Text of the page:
Student loans are a reality of life for millions of people, thanks to to the high price of tuition, fees, room, board, books and supplies at most colleges and universities in America.
But when a student has to borrow to earn a degree, who’s left footing the bill?
Oftentimes, it’s us – the parents – who pay those college loans.
Under some circumstances, that’s a perfectly good and rational course of action.
In other instances, however, it’s best to avoid repaying your adult child’s student debt – especially when doing so veers into the irrational or fiscally irresponsible territory.
If you’re paying your adult child’s student loans, or contemplating it, here are 10 scenarios to consider saying YES, NO or MAYBE to repaying that college debt.
Before you think about paying for your child’s college expenses — or continue doing so — recognize that parents are generally NOT legally required to pay for higher education. State law holds that the obligation to support a child ends when your son or daughter reaches the age of majority, which is 18, 19, or 21 years old, and varies by state.
But it’s another story if you’re divorced and have a divorce decree (like I did with my ex) saying you’re responsible for paying college costs. In such cases, you can be legally required to pay college expenses until your offspring reaches the age of 20, 21 or 23 years old. Again, it depends on your state.
Having said all of this, many parents – myself included – feel a moral obligation to help their children who pursue college to tackle those college expenses. Thus, some parents will pay out of pocket, take on loans, co-sign their kids’ loans or repay student loans when they come due.
If your child is in the repayment phase, or about to enter student loan repayment, the three scenarios below are times when it’s fine, or even advisable, to pay off a child’s college debt.
- You gave your word
In my household we have a saying we’ve told our kids forever. In fact, we do a handshake along with this expression as we say it, in order to cement the sentiment and feeling behind it. The expression goes like this: “A deal is a deal. A promise is a promise, and I will keep mine.”
The point is: if you give your word, you should live up to your end of the bargain.
Therefore, if you already had an agreement with your child, and told him or her that you would pay their student loans, then you should do just that – with one BIG exception.
The exception is: circumstances have dramatically changed making loan repayment impossible.
Let’s say you’ve lost your job, gotten divorced, been sick with health challenges, or now you have a greatly reduced income for some reason …. Well, all of these are major circumstances that understandably affect your finances.
And in such situations, it’s not at all unreasonable – even if you previously committed to repaying a child’s student loans – to have a candid conversation with your son or daughter about why your past commitment is currently no longer doable. (See more tips below for parents who have to say “No” to covering student loan bills).
- Your child is truly struggling and you’re not
Another scenario where you might reasonably take on paying your child’s student loans is when they are really struggling financially, yet you’re quite comfortable economically.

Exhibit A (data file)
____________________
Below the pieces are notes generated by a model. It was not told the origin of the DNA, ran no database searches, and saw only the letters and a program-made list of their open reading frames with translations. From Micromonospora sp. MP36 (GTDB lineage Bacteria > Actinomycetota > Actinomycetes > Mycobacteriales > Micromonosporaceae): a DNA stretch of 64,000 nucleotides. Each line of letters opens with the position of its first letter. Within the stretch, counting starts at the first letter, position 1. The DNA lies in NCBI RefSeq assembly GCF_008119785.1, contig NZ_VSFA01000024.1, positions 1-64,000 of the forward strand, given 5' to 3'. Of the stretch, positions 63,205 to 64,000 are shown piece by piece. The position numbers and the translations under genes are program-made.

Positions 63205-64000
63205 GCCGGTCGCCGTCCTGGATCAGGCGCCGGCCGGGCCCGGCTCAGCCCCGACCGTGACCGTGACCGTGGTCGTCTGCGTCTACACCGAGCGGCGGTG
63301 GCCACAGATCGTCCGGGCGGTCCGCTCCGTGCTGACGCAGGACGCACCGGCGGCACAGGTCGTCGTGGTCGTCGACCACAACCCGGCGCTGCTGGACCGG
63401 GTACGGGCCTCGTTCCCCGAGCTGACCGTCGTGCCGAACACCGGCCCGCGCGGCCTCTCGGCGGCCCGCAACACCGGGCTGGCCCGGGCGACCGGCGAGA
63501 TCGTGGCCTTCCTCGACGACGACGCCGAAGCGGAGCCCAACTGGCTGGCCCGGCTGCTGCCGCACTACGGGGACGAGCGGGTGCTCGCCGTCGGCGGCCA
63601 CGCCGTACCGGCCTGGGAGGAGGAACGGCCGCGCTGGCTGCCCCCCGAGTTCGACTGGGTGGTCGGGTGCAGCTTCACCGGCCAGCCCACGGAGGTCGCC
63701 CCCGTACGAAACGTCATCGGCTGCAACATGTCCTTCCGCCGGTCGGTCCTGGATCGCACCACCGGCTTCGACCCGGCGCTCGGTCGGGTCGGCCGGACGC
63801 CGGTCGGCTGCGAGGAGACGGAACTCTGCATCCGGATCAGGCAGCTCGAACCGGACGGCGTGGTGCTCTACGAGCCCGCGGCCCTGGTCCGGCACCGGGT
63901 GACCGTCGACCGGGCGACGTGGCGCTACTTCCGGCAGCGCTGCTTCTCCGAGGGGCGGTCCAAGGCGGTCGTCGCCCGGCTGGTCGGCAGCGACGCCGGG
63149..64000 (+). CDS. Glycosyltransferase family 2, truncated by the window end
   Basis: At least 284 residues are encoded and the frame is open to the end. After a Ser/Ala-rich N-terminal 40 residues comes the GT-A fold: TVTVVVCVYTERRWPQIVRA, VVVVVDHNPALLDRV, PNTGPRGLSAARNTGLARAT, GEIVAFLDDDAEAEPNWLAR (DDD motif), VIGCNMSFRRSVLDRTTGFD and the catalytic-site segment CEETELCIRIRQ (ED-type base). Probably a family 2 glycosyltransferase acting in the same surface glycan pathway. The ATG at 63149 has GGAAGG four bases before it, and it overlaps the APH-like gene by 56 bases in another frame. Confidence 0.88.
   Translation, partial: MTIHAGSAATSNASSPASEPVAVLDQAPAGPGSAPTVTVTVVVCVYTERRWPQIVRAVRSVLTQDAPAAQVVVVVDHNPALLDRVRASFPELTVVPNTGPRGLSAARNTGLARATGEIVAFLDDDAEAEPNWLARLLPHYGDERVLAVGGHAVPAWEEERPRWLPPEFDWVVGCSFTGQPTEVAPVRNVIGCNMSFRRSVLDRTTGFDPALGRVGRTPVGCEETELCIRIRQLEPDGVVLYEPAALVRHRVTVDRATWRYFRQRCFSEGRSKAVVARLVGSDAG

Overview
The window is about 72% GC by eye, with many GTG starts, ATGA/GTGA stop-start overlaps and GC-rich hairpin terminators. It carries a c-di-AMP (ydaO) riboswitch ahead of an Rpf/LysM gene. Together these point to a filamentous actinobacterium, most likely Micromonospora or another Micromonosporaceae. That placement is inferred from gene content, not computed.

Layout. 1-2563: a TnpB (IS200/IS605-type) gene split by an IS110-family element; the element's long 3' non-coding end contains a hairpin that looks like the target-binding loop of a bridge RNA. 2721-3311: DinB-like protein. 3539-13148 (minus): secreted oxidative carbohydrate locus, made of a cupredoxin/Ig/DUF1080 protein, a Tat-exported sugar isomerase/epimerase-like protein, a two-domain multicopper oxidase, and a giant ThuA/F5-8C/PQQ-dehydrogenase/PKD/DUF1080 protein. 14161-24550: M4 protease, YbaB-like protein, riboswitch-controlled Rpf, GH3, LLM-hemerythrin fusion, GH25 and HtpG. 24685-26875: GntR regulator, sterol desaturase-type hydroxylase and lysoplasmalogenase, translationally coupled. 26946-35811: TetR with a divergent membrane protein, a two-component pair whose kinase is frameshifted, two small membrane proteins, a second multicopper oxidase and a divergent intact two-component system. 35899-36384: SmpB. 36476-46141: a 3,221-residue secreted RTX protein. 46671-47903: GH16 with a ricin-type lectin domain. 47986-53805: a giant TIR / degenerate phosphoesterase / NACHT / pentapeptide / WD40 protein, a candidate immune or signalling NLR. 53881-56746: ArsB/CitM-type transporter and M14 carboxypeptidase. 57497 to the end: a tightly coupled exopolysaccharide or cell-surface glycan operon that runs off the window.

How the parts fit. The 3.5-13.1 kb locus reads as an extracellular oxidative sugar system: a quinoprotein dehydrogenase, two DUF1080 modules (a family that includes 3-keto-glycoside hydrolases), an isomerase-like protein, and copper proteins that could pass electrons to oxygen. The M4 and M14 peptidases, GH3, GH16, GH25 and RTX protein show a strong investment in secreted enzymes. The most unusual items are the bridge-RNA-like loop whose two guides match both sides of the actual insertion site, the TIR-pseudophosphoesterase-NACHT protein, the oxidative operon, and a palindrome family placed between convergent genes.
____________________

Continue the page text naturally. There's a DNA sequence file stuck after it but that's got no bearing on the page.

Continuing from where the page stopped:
Have you seen the cost of rent these days? For a lot of young adults fresh out of college, and even for people well into their 30s and beyond, just keeping up with housing, utilities, transportation costs and food is a major challenge. Throw in hefty student loan bills and it’s just too much for them to handle.
So as long as you know for sure that your child is not being irresponsible or foolish with their money, but rather they simply don’t earn enough to make ends meet and cover all of their bills, then there’s no harm in providing temporary assistance to help them navigate a tough period.
Just remember that there’s a two-part litmus test here. Part one is that your adult child should be working and paying their own bills for the most part. If they’re not working full-time, they should be aggressively pursuing employment, taking on freelance work or side hustles, or doing something to show they are actively trying to generate income.
And part two is that you should be able to easily pay the student loans without it affecting your lifestyle or finances in any meaningful way.
- It fits your values
It can also be a positive experience all around if you pay your child’s student loans because that’s in alignment with your personal or family values and it reflects your core beliefs.
For instance, 88% of parents believe that college is an investment in their child’s future and that earning a degree will create opportunities that the student would not have had otherwise, according to a 2022 study from Sallie Mae entitled How America Pays for College.
But just because you believe in helping your child and even giving them a leg up, that doesn’t necessarily mean you have to pay their student loans. Some parents choose NOT to pay for college at all, or for grad school, or they agree to only pay for certain educational costs.
Whatever the case, my point is: if you’re paying for those loans because it’s in concert with your own values and what YOU believe, then that’s perfectly fine.
In cases where you’ve articulated your beliefs about the value of higher education to your child or children, even better. Now, you’re presumably paying off the loans as a way to demonstrate those values and beliefs. Plus, you’re modeling behavior to your child that reinforces what you’ve told them verbally.
For those with the wherewithal to knock out a child’s student loans altogether, that’s fine too. But be aware of gift taxes, since under federal law in 2022, you may trigger a gift tax if you give money directly to your child OR pay off a lump sum of their student loans in excess of $16,000.
For many parents, the heart often trumps the mind when it comes to our kids. We simply act out of love and, consequently, we’ll sacrifice almost anything for our children.
But is that really the best thing to do – for them, or for us?
In many cases, unfortunately, it’s not.
So here are four scenarios when you should wrap your head around saying “No” to paying off your adult child’s student loans.
- They were hard-headed